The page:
One of the first questions our clients ask us is whether they have to use personal time if they get hurt at work. While every company is different, our Ft. Lauderdale workers’ comp attorneys know that you can’t be forced to use your earned time off.
What Constitutes Personal Time?
Everyone seems to have their own way of describing earned time off. Some people call it “vacation time.” Others refer to it as “personal time.” Others tell us that their time is classified as “sick time.”
Regardless of what they call it, your employer in Ft. Lauderdale cannot force anybody to use their personal, sick, or vacation time. Here, we will refer to this time as personal time for convenience’s sake.
Every Employer Classifies Your Earned Time Off Differently
Depending on the company you work for, you may earn a certain number of days off every year. For employers who strictly categorize this time, it is likely divided up as follows.
- Sick Time – Days that you take off when you are ill or need to go to a doctor’s appointment.
- Personal Time – Days that you can use for anything you deem necessary.
- Vacation Time – These are days that you schedule off in advance.
It doesn’t really matter what you call it – your employer cannot legally force you to use this time if you suffer a workplace injury.
For Workers’ Compensation, All Earned Time Off Should Be Treated the Same
If your employer does tell you that you have to use all available personal time, you need to let your Ft. Lauderdale workers’ comp attorney know about it. They can reach out to your employer and let them know they are representing you.
Once your employer finds out that you’re represented by a workers’ compensation lawyer in Ft. Lauderdale, they may change their answer.
Your Ft. Lauderdale Workers’ Comp Attorney Will Need to See Your Employee Handbook
While Florida law does not allow an employer to force an employee to use personal time, it’s a good idea to review your employee handbook. Depending on the type of work you do and the company you work for, it may matter.
Your Ft. Lauderdale workers’ comp attorney will review your handbook. If it states that employees must use their time if they go out on workers’ comp, they will address it. In certain industries, employees aren’t allowed to take time off during certain periods of the month.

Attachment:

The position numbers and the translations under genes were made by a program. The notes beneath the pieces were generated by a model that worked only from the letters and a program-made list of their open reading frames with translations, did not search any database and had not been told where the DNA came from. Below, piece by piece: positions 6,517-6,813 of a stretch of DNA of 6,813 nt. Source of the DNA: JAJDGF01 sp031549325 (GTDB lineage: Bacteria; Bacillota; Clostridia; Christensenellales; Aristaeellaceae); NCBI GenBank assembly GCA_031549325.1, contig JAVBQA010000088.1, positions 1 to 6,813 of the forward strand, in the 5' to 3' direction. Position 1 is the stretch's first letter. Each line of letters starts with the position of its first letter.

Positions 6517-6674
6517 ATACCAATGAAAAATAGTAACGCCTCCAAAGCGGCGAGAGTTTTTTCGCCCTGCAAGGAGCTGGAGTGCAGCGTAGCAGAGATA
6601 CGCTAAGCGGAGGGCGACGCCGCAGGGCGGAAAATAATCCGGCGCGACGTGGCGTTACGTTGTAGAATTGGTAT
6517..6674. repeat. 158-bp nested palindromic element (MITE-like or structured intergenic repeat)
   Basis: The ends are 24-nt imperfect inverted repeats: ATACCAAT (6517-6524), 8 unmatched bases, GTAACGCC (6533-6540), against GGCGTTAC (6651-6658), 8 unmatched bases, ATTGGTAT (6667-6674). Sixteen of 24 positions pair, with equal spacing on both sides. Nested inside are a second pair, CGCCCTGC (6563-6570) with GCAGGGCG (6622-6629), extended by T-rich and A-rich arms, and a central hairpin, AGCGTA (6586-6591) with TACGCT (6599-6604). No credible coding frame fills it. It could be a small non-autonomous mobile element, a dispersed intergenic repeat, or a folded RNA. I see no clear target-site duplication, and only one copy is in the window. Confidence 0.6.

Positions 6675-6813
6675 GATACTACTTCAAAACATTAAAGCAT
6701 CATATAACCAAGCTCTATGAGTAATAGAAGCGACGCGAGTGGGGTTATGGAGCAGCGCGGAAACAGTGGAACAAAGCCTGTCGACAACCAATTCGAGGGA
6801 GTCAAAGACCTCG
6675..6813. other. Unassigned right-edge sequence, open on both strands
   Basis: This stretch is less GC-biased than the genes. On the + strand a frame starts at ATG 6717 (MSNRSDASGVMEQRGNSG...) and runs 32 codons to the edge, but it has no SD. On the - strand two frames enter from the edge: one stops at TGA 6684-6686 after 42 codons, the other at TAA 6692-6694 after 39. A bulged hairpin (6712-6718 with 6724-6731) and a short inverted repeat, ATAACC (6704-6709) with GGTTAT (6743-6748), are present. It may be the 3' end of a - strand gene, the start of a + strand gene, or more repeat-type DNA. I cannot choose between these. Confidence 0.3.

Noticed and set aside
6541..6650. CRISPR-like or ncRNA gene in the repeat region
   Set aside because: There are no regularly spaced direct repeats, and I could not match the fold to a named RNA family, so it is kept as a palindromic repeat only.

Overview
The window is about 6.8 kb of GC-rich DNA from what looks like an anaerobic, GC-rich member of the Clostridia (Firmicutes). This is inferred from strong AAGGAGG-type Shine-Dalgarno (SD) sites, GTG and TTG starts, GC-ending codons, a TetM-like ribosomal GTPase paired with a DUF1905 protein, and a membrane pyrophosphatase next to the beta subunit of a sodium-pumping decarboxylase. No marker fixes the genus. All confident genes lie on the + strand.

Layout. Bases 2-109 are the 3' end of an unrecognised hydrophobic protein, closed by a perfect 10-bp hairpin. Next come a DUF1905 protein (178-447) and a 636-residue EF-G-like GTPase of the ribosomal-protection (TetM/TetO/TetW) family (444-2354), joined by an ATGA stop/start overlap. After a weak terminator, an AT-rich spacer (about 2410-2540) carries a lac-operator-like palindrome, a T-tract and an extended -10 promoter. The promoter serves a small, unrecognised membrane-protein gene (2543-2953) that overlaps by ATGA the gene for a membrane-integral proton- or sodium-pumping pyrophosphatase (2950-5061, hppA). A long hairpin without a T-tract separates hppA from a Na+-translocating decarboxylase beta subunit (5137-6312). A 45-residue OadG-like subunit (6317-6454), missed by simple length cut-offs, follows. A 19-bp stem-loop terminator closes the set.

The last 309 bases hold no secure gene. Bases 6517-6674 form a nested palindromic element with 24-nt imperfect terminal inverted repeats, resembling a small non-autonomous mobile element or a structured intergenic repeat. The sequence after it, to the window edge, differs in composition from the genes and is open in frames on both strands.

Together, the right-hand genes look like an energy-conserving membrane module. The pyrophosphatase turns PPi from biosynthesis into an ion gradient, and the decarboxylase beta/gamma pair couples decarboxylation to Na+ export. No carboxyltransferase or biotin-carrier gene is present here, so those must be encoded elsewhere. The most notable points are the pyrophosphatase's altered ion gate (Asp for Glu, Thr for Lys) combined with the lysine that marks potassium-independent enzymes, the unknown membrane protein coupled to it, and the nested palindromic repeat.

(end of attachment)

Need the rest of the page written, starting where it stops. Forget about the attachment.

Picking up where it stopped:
Your attorney will make sure you aren’t forced to use your time or penalized for not doing so.
Your Employer in Ft. Lauderdale Cannot Force You to Use Earned Time Off
As stated above, it is illegal for your employer to make you use your available personal time. If you hadn’t gotten hurt at work, you wouldn’t need to take any time off in the first place.
It’s important that you let your Ft. Lauderdale workers’ comp attorney know if your employer is giving you a hard time. You also need to let them know if your employer threatens to deny your claim since you refuse to use your personal time.
You May Want to Use Your Personal Days Until Your Benefits Start
While your employer cannot force you to use personal time, that doesn’t mean you won’t want to. In the days following your workplace accident, you will not be able to work. This means that your upcoming paycheck (or paychecks) will be short.
If you end up being out of work for more than 21 days, you will receive retroactive pay. But you may still need the income on an immediate basis. If so, you may elect to use some or all of your available time upfront.
You Will Not Be Paid for the First Seven Days You Miss from Work
In Florida, as in most states, you will not be paid workers’ compensation benefits for the first seven days you are out of work. In fact, you are not able to even file your claim until you’ve missed at least seven days.
If you return to work before missing 21 days from work, you will not be paid for the initial seven-day period. This means that you can miss twenty days from work. You will not be paid for the first seven. You will only receive benefits for thirteen days.
If You Miss More than 21 Days, You’ll Be Paid Retroactively
The good news is that, if you are out on workers’ comp for more than 21 days, you’ll be entitled to retroactive pay. Once you meet this threshold, you will receive an additional benefit for the first seven days you missed.
Make sure that you count calendar days, not business days. If you are out more than 21 days and don’t receive your retroactive pay, let your workers’ compensation lawyer in Ft. Lauderdale know.
Contact One of Our Ft. Lauderdale Workers’ Comp Attorneys if You Are Hurt at Work
If you’re injured at work, the last thing you’ll be worried about is using personal time. However, you need to think about the big picture. That’s why we recommend you call a Ft. Lauderdale workers’ comp attorney immediately after your workplace accident.
When you are first injured, you’ll have no idea how long you’ll be out of work. You may want to use your personal time to cover the first seven days. This way, if you are out for more than 21 days, you’ll receive retroactive pay for that period.
We Offer All New Clients a Free, Initial Consultation
Since we offer all new clients a free, initial consultation, it’s in your best interest to give us a call. Sit down with one of our workers’ compensation lawyers in Ft. Lauderdale right away. This way, you know your workers’ compensation claim will be handled properly from the start.